Shea Patterson/USA Today Images

Shea Patterson put the college football world on notice Friday night

The debate raged on all week. Shea Patterson got the final word.

And, boy, did he make a statement.

Hugh Freeze admitted he decided to remove Patterson’s redshirt on Sunday. But he played coy all week anyway as kickoff at Texas A&M rapidly approached. Maybe it was gamesmanship, his talking up Jason Pellerin and even floating out emergency quarterback names like Markell Pack, Evan Engram and Dawson Knox.

But Shea Patterson was his quarterback. He had to be. Chad Kelly suffered a season-ending injury in Ole Miss’ win over Georgia Southern. Freeze knew Patterson gave the Rebels the best chance to win, to give a deserving group of seniors — from Evan Engram and John Youngblood to Tony Conner and Issac Gross — one last postseason experience. He couldn’t let his team down. In the end, he knew, what mattered was now. What mattered was wins on Saturdays. What mattered were the watershed moments.

Saturday night was such a moment. 

What Ole Miss fan would trade Saturday night for the possibility of a 2020 season for Patterson? You’ll remember where you were the night he debuted, the night he turned around a program that appeared spiraling downward. Sure, Ole Miss has its problems, but Shea Patterson will sit atop the list of solutions. 

In his first-ever college game, which cannot be overstated, Patterson set school records for passing yards (338) and total yards (402) by a freshman. On the road. In front of over 100,000 opposing fans. Against the No. 8 team in the country in Texas A&M. And in a win. A much-needed, shot-in-the-arm win.

I said all week playing Patterson was the move. Not since the nightmare of 2010 had fan morale been so low. The atmosphere around the team was off. The NCAA cloud overhead has yet to even threaten to dissipate. Recruiting was dormant. Freeze had one card left to play to swing program momentum back towards the positive. That card was Patterson. He played it.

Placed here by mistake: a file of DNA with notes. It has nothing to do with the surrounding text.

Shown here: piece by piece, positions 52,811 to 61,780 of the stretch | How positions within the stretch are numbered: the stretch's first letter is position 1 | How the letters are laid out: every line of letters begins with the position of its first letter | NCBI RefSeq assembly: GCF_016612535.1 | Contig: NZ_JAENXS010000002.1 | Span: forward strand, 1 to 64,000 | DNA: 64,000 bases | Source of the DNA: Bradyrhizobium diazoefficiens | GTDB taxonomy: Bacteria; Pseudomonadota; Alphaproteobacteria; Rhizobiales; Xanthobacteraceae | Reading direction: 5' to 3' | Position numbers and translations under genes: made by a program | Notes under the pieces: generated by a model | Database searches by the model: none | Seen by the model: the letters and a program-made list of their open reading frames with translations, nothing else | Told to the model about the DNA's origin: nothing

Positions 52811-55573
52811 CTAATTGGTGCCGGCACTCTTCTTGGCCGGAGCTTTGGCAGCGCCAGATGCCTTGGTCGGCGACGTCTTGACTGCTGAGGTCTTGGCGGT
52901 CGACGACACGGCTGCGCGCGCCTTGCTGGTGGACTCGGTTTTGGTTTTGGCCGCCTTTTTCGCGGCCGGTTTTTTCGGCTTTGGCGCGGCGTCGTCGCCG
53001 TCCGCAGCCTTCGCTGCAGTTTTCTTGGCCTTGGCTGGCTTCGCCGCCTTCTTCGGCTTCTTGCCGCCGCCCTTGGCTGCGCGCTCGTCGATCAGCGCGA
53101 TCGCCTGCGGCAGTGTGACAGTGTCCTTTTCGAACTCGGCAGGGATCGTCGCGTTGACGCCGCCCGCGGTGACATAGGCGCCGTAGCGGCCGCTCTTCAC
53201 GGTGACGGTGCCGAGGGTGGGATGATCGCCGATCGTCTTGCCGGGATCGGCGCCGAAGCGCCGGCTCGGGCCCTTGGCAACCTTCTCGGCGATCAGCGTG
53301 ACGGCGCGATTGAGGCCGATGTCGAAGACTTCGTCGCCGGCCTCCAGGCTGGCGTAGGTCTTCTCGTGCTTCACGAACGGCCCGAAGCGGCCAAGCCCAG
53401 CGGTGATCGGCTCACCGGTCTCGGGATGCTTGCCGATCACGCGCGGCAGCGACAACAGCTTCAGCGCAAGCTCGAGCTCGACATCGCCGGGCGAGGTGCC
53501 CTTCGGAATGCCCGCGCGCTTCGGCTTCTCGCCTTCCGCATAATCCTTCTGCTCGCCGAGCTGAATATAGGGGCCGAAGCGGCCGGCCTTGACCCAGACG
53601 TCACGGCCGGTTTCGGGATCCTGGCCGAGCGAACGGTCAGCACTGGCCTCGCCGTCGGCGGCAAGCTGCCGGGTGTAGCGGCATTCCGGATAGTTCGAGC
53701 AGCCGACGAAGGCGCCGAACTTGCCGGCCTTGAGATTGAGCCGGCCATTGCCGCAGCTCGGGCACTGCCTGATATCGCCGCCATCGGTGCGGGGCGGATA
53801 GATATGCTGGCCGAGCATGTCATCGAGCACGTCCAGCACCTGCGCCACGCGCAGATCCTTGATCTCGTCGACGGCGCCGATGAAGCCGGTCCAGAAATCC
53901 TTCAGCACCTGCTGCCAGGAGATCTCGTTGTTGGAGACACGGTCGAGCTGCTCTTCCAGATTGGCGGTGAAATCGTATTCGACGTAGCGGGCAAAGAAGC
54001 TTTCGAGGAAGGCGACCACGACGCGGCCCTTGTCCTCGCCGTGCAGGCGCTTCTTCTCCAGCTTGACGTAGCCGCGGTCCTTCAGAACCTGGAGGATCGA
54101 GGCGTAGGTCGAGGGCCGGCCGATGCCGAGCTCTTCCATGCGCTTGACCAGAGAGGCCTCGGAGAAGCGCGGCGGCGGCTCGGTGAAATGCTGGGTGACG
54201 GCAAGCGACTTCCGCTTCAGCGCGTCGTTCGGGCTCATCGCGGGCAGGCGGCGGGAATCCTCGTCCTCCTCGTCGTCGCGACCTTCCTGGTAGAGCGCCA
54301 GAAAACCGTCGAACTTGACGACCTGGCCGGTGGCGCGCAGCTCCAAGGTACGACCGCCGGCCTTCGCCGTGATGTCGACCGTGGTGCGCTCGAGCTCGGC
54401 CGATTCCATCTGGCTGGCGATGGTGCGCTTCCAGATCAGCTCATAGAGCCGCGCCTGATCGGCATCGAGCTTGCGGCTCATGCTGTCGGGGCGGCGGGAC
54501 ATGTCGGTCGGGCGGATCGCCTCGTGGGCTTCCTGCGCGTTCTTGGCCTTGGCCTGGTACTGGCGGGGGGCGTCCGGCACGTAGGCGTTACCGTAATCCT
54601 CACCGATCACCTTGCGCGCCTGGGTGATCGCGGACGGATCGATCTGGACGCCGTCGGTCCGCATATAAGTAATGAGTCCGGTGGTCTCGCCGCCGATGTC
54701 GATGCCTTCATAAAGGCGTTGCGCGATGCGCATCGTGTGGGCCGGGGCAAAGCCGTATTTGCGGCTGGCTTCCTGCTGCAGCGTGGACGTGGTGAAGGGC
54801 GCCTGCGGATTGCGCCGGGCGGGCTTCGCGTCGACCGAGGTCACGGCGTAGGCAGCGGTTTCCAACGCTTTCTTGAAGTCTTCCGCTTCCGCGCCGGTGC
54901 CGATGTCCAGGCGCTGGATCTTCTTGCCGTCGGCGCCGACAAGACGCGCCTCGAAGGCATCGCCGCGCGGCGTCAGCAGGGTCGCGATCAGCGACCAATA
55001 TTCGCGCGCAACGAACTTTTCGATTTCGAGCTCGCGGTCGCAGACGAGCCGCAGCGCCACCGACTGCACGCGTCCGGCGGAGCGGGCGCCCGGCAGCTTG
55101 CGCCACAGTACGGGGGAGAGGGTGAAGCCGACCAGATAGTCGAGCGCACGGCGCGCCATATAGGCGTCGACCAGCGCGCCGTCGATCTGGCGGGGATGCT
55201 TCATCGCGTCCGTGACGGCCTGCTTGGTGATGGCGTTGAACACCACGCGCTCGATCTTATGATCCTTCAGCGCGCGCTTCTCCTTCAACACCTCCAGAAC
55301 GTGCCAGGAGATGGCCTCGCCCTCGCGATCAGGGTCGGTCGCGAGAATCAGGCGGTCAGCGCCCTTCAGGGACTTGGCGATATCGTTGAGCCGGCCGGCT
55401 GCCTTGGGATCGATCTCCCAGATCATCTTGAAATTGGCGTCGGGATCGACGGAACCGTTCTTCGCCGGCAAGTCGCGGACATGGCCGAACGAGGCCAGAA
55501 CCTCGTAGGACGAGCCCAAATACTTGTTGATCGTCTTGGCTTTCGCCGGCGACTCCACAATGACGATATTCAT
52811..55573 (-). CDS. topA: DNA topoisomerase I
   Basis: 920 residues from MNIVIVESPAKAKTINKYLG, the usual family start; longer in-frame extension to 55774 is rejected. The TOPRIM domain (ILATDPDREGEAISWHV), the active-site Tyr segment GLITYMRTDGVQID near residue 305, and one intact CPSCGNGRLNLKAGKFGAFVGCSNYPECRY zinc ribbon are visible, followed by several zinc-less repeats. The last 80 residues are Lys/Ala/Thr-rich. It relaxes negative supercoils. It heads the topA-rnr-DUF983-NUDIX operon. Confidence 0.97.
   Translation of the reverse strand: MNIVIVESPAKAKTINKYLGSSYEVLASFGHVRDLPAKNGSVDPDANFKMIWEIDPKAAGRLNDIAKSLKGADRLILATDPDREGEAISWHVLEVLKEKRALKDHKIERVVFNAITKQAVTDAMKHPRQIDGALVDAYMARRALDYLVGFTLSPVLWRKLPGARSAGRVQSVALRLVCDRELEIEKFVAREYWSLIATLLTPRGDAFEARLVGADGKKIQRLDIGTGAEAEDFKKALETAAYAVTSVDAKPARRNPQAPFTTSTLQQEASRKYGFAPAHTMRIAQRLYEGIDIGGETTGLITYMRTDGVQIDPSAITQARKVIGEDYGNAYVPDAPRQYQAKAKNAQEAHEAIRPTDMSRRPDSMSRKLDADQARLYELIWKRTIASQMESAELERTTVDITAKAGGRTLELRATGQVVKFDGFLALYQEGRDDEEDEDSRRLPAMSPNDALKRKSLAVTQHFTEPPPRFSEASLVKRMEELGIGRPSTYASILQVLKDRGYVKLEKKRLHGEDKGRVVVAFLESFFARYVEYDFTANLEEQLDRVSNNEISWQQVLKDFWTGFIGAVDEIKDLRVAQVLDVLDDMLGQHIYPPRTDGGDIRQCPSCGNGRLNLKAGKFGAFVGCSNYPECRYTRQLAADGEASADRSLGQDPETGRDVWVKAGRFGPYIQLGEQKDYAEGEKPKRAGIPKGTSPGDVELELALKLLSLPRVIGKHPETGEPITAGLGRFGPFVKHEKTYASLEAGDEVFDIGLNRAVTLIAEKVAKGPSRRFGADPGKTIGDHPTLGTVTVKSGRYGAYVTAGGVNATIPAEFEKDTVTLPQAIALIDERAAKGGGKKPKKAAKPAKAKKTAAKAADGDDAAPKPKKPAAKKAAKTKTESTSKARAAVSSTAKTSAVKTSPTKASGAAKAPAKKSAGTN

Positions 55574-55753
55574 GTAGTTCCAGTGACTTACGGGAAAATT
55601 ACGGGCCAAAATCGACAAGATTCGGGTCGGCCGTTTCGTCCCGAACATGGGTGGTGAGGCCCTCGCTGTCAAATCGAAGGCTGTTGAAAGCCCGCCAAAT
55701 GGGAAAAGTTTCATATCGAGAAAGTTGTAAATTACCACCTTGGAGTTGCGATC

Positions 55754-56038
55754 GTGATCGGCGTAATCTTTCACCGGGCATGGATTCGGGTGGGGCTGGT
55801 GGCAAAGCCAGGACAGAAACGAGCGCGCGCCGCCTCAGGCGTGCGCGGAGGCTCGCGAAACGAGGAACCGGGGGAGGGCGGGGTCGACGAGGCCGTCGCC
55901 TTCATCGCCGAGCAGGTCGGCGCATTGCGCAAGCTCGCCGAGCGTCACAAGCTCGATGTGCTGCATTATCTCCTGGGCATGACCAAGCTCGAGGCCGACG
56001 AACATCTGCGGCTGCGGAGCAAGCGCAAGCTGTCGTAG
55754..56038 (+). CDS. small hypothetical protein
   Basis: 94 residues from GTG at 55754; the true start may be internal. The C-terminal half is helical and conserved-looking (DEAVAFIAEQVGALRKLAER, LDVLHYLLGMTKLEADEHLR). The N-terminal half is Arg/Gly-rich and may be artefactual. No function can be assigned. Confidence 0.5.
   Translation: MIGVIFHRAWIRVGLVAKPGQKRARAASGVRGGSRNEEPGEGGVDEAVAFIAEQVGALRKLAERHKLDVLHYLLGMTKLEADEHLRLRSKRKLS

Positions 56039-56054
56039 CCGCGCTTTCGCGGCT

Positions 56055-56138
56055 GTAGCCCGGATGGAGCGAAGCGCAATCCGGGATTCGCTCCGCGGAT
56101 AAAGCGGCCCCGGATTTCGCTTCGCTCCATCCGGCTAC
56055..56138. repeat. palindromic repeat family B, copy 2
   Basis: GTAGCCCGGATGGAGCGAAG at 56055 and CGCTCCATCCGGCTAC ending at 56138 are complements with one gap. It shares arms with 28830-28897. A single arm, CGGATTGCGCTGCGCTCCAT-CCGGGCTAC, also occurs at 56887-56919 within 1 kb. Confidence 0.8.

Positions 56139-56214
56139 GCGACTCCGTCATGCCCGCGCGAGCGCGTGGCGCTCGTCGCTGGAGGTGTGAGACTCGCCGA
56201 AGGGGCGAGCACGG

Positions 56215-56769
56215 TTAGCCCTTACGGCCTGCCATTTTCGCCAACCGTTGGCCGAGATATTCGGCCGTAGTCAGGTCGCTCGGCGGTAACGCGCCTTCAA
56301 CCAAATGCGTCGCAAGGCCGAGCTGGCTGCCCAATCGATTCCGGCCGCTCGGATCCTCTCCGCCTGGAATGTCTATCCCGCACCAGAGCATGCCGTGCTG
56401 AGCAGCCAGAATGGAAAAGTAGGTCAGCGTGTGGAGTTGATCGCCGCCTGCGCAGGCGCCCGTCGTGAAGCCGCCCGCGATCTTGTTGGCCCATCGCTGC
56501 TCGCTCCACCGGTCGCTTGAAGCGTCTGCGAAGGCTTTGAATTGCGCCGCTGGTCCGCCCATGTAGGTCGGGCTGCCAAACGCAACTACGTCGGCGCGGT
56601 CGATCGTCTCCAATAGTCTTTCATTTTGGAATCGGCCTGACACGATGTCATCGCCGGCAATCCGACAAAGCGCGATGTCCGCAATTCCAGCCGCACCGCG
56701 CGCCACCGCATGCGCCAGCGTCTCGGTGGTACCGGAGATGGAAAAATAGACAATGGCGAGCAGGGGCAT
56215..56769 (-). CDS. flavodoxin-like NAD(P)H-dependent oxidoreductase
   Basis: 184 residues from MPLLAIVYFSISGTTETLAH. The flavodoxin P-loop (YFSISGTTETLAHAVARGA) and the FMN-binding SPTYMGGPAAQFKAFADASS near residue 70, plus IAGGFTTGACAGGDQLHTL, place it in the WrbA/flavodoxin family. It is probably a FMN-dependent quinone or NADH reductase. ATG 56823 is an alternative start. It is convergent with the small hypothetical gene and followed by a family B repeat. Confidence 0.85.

Patterson only responded by flashing Johnny Manziel and Archie Manning. His ability to allude pressure and create helped offset injuries along his offensive line, and he continually proved to be the spark for his team when all seemed lost. Ole Miss trailed 21-6 at the half. But a beleaguered Rebel defense stepped up like we haven’t seen in weeks, holding A&M to seven second-half points, and let Patterson go to work.

He rewarded them with 25 of 42 passing for 338 yards, two touchdowns and an interception. Both of his touchdowns came in the second half. He also ran for 64 yards on 15 carries. Ole Miss is now 5-5 (2-4 SEC) on the year and one win away from bowl eligibility following the 29-28, come-from-behind win.

A 7-5 or 6-6 record with Chad Kelly at quarterback, no matter how good Kelly was, was going to be viewed as a disappointment. Granted, such a record would in no way be the fault of Kelly, one of the greatest players in school history. He was a one-man show for the Rebels for over a month. His contributions to the program will never be forgotten.

But regardless, 7-5 or 6-6 would have been a disappointment. With Patterson? Optically, such a record matters quite a bit. Think of when Eli Manning came in as a redshirt freshman during the fourth quarter of a blowout in the Music City Bowl against West Virginia. He rallied the team. I remember exactly where I was, watching from my hotel in Disney World, my dad announcing to the room the future had arrived and we were watching the first page of its very first chapter.

What Patterson is going to provide on the recruiting trail and in season ticket sales for next season will be undeniable. Transcendent talents only come around so often. Eli was one, Archie another. 

Shea Patterson is such a talent. Saturday night was but the beginning. The future has arrived in earnest. Welcome to the show.


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